Description of Rochambeau's historic arrival at Newport, RI, in July 1780

Description of Rochambeau's historic arrival at Newport, RI, in July 1780 as extracted (pp.10-11) from published article "The Coming of the French Fleet" by George Woodbridge in Newport History, Journal of the Newport Historical Society, vol. 53, Winter 1980 No.177, pp.4-21. Article was reprinted in a special issue ot the same journal (vols.72-73, Fall 2003-2004, Nos. 249-250) on the ‘French in Newport'.

[Rochambeau] landed on the 11th of July to an unwelcoming Newport. No one received him; shutters and doors were firmly closed. The French believed they had come to help, but the Americans, apparently did not want them. There were several reasons. Already the comic stage representation of the Frenchman as a sort of dancing master with dandified manners, with a thin little curled black moustache, reeking of perfume, with effeminate manners, was well established. Perhaps confirming this picture about two years before Rochambeau's arrival, D'Estaing with a French fleet had been in Newport waters. A joint plan had been developed for a combined Rhode Island militia and French attack on Newport, then held by the English. As so often happens in joint army-navy undertakings, something went wrong. D'Estaing arrived and even landed some troops but no Americans appeared. A storm was thought to be brewing; a large English fleet was thought to be arriving. D'Estaing re-embarked his troops and sailed away. Then General Sullivan and the Rhode Island militia landed on the north end of the island and approached Newport. The Battle of Rhode Island followed; and however it is described, it was an English victory and an American defeat.
But since no one likes to admit that failure is his fault the Americans readily blamed the French. The English helped. They loudly proclaimed that the French would not fight and could not if they would, that they had no intention of helping the Americans but only wanted to get land for themselves. These views were readily accepted in Newport by the loyalists, of whom there were many, and also by the patriots, annoyed by defeat in the Battle of Rhode Island. Furthermore, the Newporters had just suffered severely from an army (English) occupation and did not want another, even by a supposedly friendly force.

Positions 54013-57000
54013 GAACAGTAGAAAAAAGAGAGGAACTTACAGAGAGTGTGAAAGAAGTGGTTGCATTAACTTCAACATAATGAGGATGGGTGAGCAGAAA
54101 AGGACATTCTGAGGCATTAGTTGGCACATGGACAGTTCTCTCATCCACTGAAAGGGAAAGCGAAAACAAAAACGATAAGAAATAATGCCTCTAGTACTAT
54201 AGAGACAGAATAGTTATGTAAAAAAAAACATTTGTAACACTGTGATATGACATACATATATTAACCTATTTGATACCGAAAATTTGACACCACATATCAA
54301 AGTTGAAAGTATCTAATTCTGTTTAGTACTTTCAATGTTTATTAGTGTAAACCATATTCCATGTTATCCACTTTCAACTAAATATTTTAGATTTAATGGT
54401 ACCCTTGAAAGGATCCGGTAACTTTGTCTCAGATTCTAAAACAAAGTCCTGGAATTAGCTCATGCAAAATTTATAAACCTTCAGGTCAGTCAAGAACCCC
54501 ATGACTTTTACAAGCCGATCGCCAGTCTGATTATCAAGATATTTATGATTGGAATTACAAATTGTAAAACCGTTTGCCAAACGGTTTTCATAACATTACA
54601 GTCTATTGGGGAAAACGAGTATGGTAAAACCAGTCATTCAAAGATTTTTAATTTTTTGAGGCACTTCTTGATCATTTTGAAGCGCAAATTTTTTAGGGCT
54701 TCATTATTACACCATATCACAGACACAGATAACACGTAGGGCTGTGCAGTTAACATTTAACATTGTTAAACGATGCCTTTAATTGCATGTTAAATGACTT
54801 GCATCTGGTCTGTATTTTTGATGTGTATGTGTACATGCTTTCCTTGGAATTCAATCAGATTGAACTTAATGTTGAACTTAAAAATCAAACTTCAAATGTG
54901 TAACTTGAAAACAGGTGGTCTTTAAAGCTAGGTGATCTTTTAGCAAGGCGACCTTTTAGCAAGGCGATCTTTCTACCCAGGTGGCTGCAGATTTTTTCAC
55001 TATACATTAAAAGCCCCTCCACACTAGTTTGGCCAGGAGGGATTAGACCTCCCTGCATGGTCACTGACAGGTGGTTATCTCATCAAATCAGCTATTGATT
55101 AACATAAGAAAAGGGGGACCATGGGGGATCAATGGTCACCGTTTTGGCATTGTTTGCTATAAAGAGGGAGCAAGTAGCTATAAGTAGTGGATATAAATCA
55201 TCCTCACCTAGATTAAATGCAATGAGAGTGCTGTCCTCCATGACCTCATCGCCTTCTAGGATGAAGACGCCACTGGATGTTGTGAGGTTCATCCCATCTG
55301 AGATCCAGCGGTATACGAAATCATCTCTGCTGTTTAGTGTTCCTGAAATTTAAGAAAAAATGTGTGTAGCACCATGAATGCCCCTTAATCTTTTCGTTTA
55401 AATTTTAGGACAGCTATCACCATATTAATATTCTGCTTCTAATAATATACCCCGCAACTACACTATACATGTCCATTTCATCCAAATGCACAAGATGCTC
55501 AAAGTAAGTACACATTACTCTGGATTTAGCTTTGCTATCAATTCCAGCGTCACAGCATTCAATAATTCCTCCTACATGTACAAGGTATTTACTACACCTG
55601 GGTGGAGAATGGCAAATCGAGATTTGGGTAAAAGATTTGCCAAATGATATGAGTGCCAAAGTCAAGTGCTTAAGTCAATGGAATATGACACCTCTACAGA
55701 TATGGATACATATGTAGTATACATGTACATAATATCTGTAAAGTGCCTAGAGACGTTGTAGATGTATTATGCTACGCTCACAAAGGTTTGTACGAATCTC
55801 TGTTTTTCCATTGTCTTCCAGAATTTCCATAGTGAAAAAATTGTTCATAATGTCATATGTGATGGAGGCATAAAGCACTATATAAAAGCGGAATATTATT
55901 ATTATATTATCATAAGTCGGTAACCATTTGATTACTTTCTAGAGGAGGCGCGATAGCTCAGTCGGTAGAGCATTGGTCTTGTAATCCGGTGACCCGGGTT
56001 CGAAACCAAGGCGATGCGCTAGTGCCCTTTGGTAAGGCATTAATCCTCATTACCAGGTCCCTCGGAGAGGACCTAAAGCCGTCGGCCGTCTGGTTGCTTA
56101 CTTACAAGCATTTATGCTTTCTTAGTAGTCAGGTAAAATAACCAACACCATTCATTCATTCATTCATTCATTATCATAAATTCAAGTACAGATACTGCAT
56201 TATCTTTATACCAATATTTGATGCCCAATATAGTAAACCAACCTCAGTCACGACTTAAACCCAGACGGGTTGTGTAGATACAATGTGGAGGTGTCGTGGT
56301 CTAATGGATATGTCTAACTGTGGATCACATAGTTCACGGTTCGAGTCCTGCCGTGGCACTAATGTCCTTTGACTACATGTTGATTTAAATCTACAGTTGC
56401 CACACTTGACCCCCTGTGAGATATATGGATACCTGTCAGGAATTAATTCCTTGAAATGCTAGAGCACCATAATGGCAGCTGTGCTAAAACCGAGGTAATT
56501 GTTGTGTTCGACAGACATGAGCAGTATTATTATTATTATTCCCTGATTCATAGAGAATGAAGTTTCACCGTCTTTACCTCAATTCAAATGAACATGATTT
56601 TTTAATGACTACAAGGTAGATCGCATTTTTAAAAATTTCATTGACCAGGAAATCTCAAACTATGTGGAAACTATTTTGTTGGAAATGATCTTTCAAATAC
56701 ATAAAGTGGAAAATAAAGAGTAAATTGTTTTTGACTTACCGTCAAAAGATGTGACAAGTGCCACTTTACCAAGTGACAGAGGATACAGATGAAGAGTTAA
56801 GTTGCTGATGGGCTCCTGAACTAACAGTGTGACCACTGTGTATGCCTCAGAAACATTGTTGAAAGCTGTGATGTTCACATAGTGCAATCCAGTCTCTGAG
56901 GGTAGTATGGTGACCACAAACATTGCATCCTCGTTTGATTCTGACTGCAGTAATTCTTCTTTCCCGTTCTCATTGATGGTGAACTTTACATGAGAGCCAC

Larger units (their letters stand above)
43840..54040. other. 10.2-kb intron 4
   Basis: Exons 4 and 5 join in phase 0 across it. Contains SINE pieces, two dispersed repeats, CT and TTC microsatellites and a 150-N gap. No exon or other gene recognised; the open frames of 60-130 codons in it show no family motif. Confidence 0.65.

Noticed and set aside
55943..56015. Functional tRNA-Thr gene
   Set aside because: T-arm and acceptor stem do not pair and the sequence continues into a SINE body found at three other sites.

In spite of the lack of any welcome Rochambeau spent the night of the 11th on shore and next day went to work. His first task was to find an adequate camp site for his soldiers. They had been on shipboard for about three months; about a third was ill. He was anxious to get them ashore where they could get exercise and a change in diet. He found a satisfactory place and made it clear that the French would pay rent for all land they occupied and would pay, not in depreciating paper money, but in solid silver and gold coins. Then he investigated the possibility of getting supplies, always making it clear that the French would take nothing and would pay for everything they received. Shutters began to come down; doors opened.
Early in the day an official welcoming officer arrived from General Washington; people began to suspect that the French had come, not to seize things for themselves, but by request. Then there was the influence of Rochambeau himself. He did not fulfill the stock picture of a Frenchman. On the contrary, he was robust, masculine, friendly, simple. If he spoke no English and was never to speak it well, he was none the less cordial and outgoing.
By the evening of the 12th opinion had completely reversed itself. The town was brilliantly illuminated, a picturesque and cheering sight to those still on the ships. The next day the French troops began to disembark. They camped amid apple orchards astride what is now Bellevue Avenue about where it is crossed by Narragansett.


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Page posted 17 August 2005.